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Estrogens promote bone health in part by increasing osteocyte survival, an effect that requires activation of the protein kinases Akt and ERK1/2, but the molecular mechanisms involved are only partly understood. Because estrogens increase nitric oxide (NO) synthesis and NO can have anti-apoptotic effects, we examined the role of NO/cGMP signaling in estrogen regulation of osteocyte survival. Etoposide-induced death of MLO-Y4 osteocyte-like cells, assessed by trypan blue staining, caspase-3 cleavage, and TUNEL assays, was completely prevented when cells were pre-treated with 17β-estradiol. This protective effect was mimicked when cells were pre-treated with a membrane-permeable cGMP analog and blocked by pharmacological inhibitors of NO synthase, soluble guanylate cyclase, or cGMP-dependent protein kinases (PKGs), supporting a requirement for NO/cGMP/PKG signaling downstream of 17β-estradiol. siRNA-mediated knockdown and viral reconstitution of individual PKG isoforms demonstrated that the anti-apoptotic effects of estradiol and cGMP were mediated by PKG Iα and PKG II. Akt and ERK1/2 activation by 17β-estradiol required PKG II, and cGMP mimicked the effects of estradiol on Akt and ERK, including induction of ERK nuclear translocation. cGMP induced BAD phosphorylation on several sites, and experiments with phosphorylation-deficient BAD mutants demonstrated that the anti-apoptotic effects of cGMP and 17β-estradiol required BAD phosphorylation on Ser136 and Ser155; these sites were targeted by Akt and PKG I, respectively, and regulate BAD interaction with Bcl-2. In conclusion, 17β-estradiol protects osteocytes against apoptosis by activating the NO/cGMP/PKG cascade; PKG II is required for estradiol-induced activation of ERK and Akt, and PKG Iα contributes to pro-survival signaling by directly phosphorylating BAD.
Skeletal integrity and maintenance of bone mass require continuous bone remodeling through resorption by osteoclasts and new bone formation by osteoblasts. Normal aging and estrogen deficiency are associated with progressive bone loss and increased bone fragility; both conditions are characterized by decreasing osteoblast numbers and increased apoptosis of osteoblasts and mature osteocytes (1–4). Estrogens prevent bone loss by prolonging the life span of osteoblasts and osteocytes while shortening osteoclast survival (2–4). Previous work has shown that 17β-estradiol protects osteoblasts and osteocytes from apoptosis by activating c-Src and the extracellular signal-responsive protein kinases (ERK-1/2) via a plasma membrane-bound estrogen receptor; these effects do not require nuclear localization or DNA binding of the estrogen receptor but nuclear translocation of ERK (5–7).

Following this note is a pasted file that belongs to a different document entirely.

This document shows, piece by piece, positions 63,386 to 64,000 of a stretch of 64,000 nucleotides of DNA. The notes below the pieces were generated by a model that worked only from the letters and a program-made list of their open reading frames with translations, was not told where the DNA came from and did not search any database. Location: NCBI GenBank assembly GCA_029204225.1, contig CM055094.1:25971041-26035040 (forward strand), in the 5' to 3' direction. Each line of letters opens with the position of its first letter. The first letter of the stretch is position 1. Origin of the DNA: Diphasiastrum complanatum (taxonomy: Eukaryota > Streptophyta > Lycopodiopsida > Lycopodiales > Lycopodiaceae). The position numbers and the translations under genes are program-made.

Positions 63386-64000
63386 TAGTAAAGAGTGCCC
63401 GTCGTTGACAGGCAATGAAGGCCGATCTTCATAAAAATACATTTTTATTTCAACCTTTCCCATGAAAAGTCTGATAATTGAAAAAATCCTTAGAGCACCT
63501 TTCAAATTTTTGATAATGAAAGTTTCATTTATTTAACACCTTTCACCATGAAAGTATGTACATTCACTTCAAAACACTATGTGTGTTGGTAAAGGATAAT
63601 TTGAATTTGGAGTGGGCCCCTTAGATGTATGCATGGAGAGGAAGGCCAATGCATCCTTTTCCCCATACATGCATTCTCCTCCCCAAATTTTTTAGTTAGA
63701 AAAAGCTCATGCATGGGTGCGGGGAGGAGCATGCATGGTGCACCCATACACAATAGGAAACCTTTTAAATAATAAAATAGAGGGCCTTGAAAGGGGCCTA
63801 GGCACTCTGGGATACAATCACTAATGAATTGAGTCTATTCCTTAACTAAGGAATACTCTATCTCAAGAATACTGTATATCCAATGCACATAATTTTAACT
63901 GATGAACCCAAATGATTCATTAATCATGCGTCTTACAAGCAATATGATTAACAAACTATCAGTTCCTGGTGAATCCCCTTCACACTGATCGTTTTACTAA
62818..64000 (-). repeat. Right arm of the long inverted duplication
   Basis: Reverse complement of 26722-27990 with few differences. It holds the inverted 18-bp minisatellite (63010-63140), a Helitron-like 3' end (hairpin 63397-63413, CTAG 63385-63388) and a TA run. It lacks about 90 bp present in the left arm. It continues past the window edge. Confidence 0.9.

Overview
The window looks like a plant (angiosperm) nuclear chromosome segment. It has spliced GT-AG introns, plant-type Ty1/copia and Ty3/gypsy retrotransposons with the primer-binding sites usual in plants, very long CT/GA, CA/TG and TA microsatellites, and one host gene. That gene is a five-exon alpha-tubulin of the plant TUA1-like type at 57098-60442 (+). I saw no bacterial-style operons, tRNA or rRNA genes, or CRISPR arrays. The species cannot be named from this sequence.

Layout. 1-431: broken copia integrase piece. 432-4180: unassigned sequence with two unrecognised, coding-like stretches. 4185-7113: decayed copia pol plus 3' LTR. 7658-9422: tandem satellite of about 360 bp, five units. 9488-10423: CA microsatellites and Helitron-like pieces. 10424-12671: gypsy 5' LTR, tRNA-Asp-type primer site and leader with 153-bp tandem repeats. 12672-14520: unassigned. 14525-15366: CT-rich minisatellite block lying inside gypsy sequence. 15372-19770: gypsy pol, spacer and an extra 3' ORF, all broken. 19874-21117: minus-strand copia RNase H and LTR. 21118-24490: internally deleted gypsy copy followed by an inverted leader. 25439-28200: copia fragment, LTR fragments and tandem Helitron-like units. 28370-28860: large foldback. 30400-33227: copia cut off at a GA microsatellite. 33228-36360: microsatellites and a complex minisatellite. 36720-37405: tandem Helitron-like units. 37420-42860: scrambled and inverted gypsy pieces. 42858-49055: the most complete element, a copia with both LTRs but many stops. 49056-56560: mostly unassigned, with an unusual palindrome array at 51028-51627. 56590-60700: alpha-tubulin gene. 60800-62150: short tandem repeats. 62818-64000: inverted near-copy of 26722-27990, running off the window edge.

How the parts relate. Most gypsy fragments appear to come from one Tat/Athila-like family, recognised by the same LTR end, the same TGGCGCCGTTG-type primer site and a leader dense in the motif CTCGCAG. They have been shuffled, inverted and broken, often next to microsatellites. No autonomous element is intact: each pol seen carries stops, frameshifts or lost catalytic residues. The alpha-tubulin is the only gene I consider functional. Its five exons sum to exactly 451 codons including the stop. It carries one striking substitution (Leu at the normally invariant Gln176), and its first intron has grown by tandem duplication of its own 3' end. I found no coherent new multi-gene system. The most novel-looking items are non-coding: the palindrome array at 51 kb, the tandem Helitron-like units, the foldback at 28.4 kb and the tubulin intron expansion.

In a variety of cell types, including osteoblasts, estrogens increase NO synthesis through transcriptional and post-transcriptional regulation of endothelial NO synthase (8–11). Estrogen-induced NO synthesis has also been demonstrated in vivo (12, 13). Among other effects, NO activates soluble guanylate cyclase, generating cGMP, which in turn regulates cGMP-dependent protein kinases (PKGs)2 and phosphodiesterases (14). The PKG I gene (prkg1) encodes two splice variants differing in the N-terminal ~100 amino acids, PKG Iα and Iβ, that are largely cytosolic enzymes, whereas the PKG II gene (prkg2) encodes a membrane-bound enzyme (15). PKGs I and II differ in their tissue distribution, but both genes are expressed in osteoblasts and osteocytes (15, 16). We recently showed that stimulation of osteoblasts and osteocytes by fluid shear stress increases NO and cGMP levels, activating PKG II, which leads to Src and ERK activation, induction of fos family genes, and increased osteoblast proliferation (16, 17). PKG II-null mice show defective Src and ERK signaling in osteoblasts and decreased c-fos expression in bone (17); these mice also exhibit dwarfism caused by defective chondroblast differentiation (18).
NO/cGMP signaling has been implicated in regulating apoptosis in different cell types (19, 20). Fluid shear stress-induced NO production or treatment with NO donors protect osteocytes and osteoblasts from tumor necrosis factor (TNF)-α-induced apoptosis, but the downstream targets of NO are unclear (21, 22). NO donors counteract estrogen deficiency-induced osteopenia in ovariectomized rats and show promise in ameliorating osteoporosis in post-menopausal women (23–26). Experiments in endothelial NO synthase-deficient mice suggest that at least some of the bone-protective effects of estrogens are mediated by the NO pathway (27, 28). We, therefore, decided to study the role of NO/cGMP signaling in 17β-estradiol regulation of osteocyte survival.